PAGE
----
As firefighters emerge from another record wildfire season in the Western United States, University of California, Berkeley, scientists say it’s time to give them a 21st century tool: a fire-spotting satellite.
An artist’s concept of the FUEGO satellite, which would snap digital photos of the Western U.S. every few seconds in search of hot spots that could be newly ignited fires. Image by R. E. Lafever, Lawrence Berkeley National Laboratory.
Such a satellite could view the Western states almost continuously, snapping pictures of the ground every few seconds in search of hot spots that could be newly ignited wildfires. Firefighting resources could then be directed to these spots in hopes of preventing the fires from growing out of control and threatening lives and property.
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Claire Kremen, professor of Environmental Science, Policy, and Management, has been named a fellow of the California Academy of Sciences along with two Berkeley colleagues, it was announced Friday (Oct. 11). The Academy Fellows are a governing group of approximately 300 distinguished scientists who have made notable contributions to one or more of the natural sciences. Nominated by their colleagues and selected by the Board of Trustees, the Academy Fellows remain members of the Fellowship for life.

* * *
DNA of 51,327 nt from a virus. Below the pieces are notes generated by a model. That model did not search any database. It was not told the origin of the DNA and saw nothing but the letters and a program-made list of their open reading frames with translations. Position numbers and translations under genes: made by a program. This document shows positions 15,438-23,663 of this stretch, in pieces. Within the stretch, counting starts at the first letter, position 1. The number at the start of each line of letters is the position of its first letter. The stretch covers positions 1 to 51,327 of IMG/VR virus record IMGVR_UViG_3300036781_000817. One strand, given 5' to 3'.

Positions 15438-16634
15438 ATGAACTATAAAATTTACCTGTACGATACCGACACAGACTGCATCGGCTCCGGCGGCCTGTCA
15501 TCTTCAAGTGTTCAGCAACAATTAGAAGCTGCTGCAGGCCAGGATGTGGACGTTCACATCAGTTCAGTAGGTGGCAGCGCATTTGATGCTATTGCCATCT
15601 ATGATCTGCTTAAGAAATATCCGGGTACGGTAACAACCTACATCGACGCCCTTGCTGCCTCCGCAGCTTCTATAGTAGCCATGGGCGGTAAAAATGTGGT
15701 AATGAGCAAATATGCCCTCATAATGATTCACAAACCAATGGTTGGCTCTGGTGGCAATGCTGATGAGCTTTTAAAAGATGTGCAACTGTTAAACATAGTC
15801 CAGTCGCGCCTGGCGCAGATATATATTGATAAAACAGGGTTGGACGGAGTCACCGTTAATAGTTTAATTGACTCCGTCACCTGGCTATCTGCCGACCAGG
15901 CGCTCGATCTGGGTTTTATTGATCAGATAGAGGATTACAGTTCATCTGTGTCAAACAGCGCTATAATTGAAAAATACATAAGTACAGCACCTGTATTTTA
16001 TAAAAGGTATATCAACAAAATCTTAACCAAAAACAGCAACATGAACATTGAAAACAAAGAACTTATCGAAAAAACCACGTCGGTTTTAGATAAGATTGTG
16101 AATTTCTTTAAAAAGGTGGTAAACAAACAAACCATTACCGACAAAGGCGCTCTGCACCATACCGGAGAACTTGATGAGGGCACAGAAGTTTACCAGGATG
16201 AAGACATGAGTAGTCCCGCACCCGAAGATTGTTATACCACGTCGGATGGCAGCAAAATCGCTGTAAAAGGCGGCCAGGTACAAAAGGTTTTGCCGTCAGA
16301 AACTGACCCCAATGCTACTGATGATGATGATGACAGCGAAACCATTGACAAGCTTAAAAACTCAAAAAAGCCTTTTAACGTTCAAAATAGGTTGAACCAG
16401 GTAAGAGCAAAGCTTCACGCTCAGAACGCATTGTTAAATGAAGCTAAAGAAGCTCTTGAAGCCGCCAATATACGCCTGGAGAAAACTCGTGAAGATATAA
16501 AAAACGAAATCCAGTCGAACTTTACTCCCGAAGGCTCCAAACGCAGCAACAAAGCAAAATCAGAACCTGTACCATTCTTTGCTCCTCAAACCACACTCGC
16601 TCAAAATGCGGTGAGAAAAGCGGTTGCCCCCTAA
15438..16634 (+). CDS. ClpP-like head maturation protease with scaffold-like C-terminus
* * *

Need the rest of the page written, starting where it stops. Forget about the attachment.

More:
Read the CAS announcement.
This Sunday (October 13) marks a key milestone in the relationship between UC Berkeley, urban agriculture activists, and residents local to the plot of agricultural land near the Albany-Berkeley border known as the Gill Tract.
Above and below, volunteers participate in the pilot learning lab at the Gill Tract in Albany. PHOTOS: Daniel Cardozo
“Community Forum on the Gill Tract Farm: A Laboratory for a Resilient Future” is an all-day event co-sponsored by the UC Berkeley College of Natural Resources (CNR), UC Cooperative Extension Alameda, and the Gill Tract Farm Coalition—an umbrella group for various community activist organizations interested in seeing urban agriculture conducted on the site. The three groups have invited the local community to the joint event so they can work together to create a unified community-University partnership for the future of the UC Regents-owned agricultural tract, which is farmed by CNR scientists conducting plant and agricultural research.
The day’s proceedings include a harvest from the University-community educational pilot project currently taking place on the land. Since 2012, CNR faculty members and Cooperative Extension specialists have been developing opportunities to allow community members to gain educational benefits from Gill Tract–based research. This summer, agroecology professor Miguel Altieri launched a pilot effort toward that end: an ongoing participatory urban-agriculture research project with a group of 40 UC Berkeley students and community members. The project seeks to determine how much food the group can grow through November, using agroecological methods.
Continue reading "First University-Community Gill Tract Event Seeks Unity, Vision" »